5 details to savour from the Milan/Paris AW15 menswear shows


Posted on 23rd January, by Colin Chapman in menswear. No Comments


I have to confess that the Pitti/Milan leg of the current triathlon of menswear that is the European menswear shows was a bit of a blur. After seeing SO many shows and presentations at LC:M this season, the Italian shows whizzed by with the haste of a Vespa slash-and-grab chase. Now Paris is midway through, and it feels like a good moment to pause and reflect on what’s been shown since London and to focus in on some of the most beautiful details. If there’a anything that feels like a common thread here, its a desire for futurism, a desire to see what the future might look like even if that involves elements of the past reimagined.

1. The Nemeth fabric at Louis Vuitton
I am a huge fan of Kim Jones. From his graduate collection celebrating the personal style of the black, urban, gay subculture that created house music, to his private collection of the works of Vivienne Westwood and Leigh Bowery it’s clear that Kim is a true fan himself. But Jones’s status as a collector doesn’t make him a museum curator rehashing ideas, but rather, his detailed knowledge and reverence for the detail of fashion (and its overlap with music and art) allows him to showcase genuinely beautiful design with all the weight that a powerhouse like Louis Vuitton affords him. This season his attention was focused on the work of Christopher Nemeth, the designer’s designer. I am old enough to remember seeing Nemeth’s designs in i-D at firsthand, and the physical presence of The House of Beauty in Culture, long before Dalston was even a gleam in an estate-agent’s eye, and so the name Nemeth has a real resonance for me as cipher for genuine originality. For AW15, Jones has taken a particular Nemeth print (featuring a scaled up view of the frayed ends of woven threads) and repeated it across coats, sweatshirts and jackets in a variety of materials (the most incredible of which looks like the pattern is actually cut into the pile of the material).

Louis Vuitton men's, AW15 (image: Style.com)

Louis Vuitton men’s, AW15 (image: Style.com)

2. New outlines at Raf Simons
In a similar sense to Kim Jones, Raf Simon’s work is often rooted in the past, which, ironically makes it feel all the more modern. It’s also similarly rooted in his youthful experiences and reverence for the subcultural worlds (mostly musical in Simon’s case), that gave his youthful self a sense of belonging. Everyone seems focused on Simon’s scrawled-on long white coats this season, a logical next step away from his collaboration with artist Sterling Ruby, in terms of the hand-drawn aspect and the random yet meaningful decoration. But what impressed me most is the overall outline, like the trouser shape which has hints of retro but in a form that is strange and very new. This particular outline is also a wonderful vehicle for demonstrating how the Adidas Sam Smith low-profile shoe is still a great match with the new outlines being explored by Simons, the bunched-up generosity of fabric drawing the eye after so many years of skinny trouser shapes.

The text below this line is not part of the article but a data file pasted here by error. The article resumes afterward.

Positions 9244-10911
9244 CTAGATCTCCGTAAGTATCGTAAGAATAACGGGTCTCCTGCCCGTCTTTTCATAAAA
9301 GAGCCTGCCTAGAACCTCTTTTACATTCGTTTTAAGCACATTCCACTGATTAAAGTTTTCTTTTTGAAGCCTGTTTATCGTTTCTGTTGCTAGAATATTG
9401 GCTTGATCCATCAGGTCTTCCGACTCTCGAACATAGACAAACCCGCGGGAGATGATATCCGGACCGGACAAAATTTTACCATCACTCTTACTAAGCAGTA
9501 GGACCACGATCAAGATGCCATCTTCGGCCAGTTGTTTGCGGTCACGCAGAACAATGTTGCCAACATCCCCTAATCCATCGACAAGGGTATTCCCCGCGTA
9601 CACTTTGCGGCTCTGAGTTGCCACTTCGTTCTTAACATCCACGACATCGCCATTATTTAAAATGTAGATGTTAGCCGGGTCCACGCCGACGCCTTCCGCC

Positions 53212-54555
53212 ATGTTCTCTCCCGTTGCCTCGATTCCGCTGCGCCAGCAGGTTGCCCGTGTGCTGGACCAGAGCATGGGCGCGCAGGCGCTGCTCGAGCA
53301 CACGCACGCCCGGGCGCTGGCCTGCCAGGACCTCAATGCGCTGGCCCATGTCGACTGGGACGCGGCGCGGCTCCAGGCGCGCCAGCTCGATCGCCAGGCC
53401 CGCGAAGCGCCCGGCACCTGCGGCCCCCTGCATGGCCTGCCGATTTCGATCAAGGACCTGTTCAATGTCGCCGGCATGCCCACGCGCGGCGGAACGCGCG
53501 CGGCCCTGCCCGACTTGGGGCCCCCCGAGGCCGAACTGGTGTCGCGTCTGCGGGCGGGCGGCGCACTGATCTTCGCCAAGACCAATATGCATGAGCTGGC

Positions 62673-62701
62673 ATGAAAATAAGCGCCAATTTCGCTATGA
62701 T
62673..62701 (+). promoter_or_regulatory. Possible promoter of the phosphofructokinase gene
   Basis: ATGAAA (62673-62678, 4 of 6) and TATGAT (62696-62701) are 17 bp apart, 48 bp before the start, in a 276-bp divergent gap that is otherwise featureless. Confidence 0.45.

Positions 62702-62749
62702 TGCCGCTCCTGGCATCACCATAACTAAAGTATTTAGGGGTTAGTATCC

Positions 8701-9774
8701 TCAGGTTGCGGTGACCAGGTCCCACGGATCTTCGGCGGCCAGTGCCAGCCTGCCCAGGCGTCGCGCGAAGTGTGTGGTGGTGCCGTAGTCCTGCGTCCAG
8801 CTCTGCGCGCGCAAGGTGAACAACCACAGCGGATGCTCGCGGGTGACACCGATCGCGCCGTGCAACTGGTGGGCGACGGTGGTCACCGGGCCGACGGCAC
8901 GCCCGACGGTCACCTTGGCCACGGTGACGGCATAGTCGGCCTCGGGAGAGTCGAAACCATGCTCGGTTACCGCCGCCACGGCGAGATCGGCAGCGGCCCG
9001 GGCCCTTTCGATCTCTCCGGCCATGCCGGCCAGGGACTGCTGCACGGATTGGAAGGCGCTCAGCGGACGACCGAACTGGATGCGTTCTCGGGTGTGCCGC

Raf Simons, AW15 (image: Style.com)

Raf Simons, AW15 (image: Style.com)

3. Maison Margiela’s 1970s reboot
If there has to be a 1970s fashion revival, may it be like this one. In the hands of the Margiela design team some of the most notorious accents of the ’70s were made palatable; from swishy trousers (here in the form of roomy, high-waisted trousers) to gaping shirts over sheer fabrics, shiny vinyl and even a predilection for glitter, all somehow reappropriated and reformed in true Margiela style into something that looks contemporay and indeed covetable.

Maison Margiela, men's AW15 (image: Style.com)

Maison Margiela, men’s AW15 (image: Style.com)

4. Futuristic layering at Rick Owens
The visibility of the model’s genitals at Rick Owen’s AW15 shows seems to be gaining column inches (pun fully intended) by the minute, which is a shame as it seems to have attracted interest in his work for all the wrong reasons and there was genuine beauty to be seen in this collection. Never one to shy away from publicity or frank discussions about sex and sexuality, Owens clearly took a risk with those crotch-level portholes but I’m sure even he is bored by the controversy by now. Before the dicks came out there were luxurious peacoats, worn with typical Owens disregard for convention over shorts, and tunics with embroidered panels that were enigmatic and otherworldly like the wardrobe of a sleek, high-end Sci Fi movie. Some of the pieces in this collection are as refined and luxurious as anything Owens has produced to date, just remember to shift your gaze above crotch level.

Rick Owens, men's AW15 I (image: Style.com)

Rick Owens, men’s AW15 I (image: Style.com)

5. The rolled-back cuffs at Pradaa
After the dick-flashing at Rick Owens such a subtle detail at Prada feels like rather a prim detail to focus on, but Prada AW15 was a very pared-back affair, focusing on the rediscovery of Prada’s early-00s-signature black nylon within the strict boundaries of uniform, and therefore this subtle detail was significant within the context of a very controlled whole. I was impressed by layering up of those black nylon pieces and the grey on grey tailoring, but it was this subtle detail that caught my eye, a simple gesture that brought a touch of idiosyncrasy to this slick, regulated collection.

Prada men's AW15 (image: Style.com)

Prada men’s AW15 (image: Style.com)

All images courtesy of Style.com

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